The final scene in the film narrows us in on a picture of Laura standing at the foot of Logan’s grave. In the narrative of the film, the journey they are on (in the desert) is one that is built on the promise of a new community (literally called Eden), a place where all of this group of failed laboratory experiments (the group of kids that managed to escape the governments efforts to distinguish them) can find safety and the promise of a better future. But in this scene, rather than continue to run towards this promised land, Laura stays behind to honor the sacrifice Logan made for her. In a fitting statement, a cross is placed at the head of the grave, and as the camera lingers on this symbol of sacrifice and grace, the little girl gently leans down and turns the cross on it’s edge, forming an X. It is the most powerful moment in the film. Far beyond setting the film up as a lead in for the next generation of X-Men, it stands as a statement that Logan was not God’s mistake and that she is not a mistake either. As their stories meet, they find freedom in the truth that they are loved without regard for their past, that they can belong because they found acceptance in each other, in a relationship.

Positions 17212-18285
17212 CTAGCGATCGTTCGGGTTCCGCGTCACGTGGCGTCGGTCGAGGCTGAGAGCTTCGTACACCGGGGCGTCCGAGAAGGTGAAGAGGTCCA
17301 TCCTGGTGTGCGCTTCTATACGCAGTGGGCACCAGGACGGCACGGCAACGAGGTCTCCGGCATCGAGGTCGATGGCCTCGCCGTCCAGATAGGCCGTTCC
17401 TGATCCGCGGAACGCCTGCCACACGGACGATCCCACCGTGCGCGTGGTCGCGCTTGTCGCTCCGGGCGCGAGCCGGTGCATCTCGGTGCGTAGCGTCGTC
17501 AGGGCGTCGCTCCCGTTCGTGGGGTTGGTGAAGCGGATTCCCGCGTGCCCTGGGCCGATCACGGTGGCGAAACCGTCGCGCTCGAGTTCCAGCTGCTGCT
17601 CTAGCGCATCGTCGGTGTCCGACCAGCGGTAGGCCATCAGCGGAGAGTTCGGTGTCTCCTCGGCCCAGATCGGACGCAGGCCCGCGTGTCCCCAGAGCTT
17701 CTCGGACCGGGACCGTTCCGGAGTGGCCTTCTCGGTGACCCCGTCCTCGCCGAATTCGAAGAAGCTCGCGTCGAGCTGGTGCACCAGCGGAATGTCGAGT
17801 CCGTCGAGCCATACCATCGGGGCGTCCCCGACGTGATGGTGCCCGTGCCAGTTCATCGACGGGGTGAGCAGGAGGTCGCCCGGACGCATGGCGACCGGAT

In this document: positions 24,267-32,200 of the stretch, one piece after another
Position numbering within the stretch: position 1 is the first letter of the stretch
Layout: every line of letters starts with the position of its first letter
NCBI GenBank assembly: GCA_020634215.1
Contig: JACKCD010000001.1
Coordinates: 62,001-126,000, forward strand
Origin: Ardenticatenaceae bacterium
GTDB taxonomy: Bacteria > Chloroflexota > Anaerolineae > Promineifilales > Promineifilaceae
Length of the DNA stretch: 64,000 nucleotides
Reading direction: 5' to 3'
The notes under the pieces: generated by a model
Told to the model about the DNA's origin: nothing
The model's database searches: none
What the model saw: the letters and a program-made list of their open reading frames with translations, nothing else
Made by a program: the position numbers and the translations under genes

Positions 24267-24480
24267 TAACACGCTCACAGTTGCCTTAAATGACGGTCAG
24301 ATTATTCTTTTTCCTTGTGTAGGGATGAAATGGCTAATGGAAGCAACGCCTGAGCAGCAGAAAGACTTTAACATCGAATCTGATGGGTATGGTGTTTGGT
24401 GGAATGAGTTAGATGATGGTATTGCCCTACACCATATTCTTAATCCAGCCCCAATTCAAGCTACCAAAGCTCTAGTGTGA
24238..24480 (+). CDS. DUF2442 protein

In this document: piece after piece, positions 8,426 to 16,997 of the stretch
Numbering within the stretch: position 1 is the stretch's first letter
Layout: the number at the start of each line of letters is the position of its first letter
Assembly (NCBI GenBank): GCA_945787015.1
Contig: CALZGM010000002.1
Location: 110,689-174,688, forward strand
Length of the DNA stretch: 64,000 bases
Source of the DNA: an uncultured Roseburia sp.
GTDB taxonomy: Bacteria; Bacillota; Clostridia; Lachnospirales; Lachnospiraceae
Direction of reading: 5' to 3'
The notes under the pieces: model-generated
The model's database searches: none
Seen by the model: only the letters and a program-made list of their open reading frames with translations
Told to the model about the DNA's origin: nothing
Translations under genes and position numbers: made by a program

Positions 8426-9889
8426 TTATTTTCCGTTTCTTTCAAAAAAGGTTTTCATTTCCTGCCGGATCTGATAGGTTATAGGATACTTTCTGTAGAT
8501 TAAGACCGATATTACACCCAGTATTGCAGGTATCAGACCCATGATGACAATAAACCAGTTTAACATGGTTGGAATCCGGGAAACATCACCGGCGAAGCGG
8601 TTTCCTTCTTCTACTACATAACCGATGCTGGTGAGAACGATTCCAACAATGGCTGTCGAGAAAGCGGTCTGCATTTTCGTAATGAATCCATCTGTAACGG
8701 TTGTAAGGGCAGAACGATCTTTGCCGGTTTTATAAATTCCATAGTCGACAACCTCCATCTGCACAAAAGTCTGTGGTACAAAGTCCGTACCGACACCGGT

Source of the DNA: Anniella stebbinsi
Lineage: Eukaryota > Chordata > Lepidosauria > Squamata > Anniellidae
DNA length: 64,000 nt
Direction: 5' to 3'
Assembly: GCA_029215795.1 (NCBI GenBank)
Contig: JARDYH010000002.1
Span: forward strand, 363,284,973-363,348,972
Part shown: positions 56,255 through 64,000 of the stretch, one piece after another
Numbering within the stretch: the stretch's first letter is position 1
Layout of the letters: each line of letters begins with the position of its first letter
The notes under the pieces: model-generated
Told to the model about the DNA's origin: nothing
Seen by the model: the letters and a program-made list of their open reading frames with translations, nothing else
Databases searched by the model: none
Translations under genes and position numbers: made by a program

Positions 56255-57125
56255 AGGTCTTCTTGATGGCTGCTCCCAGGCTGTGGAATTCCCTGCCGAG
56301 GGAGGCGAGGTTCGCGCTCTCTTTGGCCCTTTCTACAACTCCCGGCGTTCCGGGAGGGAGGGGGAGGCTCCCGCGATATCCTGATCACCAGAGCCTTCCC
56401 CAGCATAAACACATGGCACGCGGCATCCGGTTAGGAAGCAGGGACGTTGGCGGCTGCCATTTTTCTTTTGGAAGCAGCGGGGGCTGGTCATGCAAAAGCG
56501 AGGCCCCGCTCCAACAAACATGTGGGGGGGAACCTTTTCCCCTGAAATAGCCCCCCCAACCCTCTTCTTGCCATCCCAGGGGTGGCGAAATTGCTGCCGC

The Power of Lent and the Promise of a New Hope
It is interesting how films can sometimes play into modern politics with an eerie sense of divine appointment. One has to think that this film was already put together years ago, but we cannot miss the fact that this is a film about a group of kids deemed illegals who are now seeking Asylum over what we come to know is the Canadian border (in North Dakota no less). But even with the rather timely nature of this narrative, there is actually an even stronger symbol sitting beneath the surface, one that lives and breathes the essential nature of the Christian hope.
It is interesting that what drives the little girl is not absolute certainty about where she is going, but rather an anticipation for what this promised land means for her life and the life of others. She doesn’t know that this promised new community actually exists (Logan, in-fact, insists that it doesn’t, that it is a lie based on the words of a fairy tale, man made story… otherwise known as a comic book in the film), but she places her hope in the fact that it does. And so she moves forward, forward in faith, a faith built around the idea that in a broken world, the promise of something good, of love and of healing and restoration remains a hopeful reality.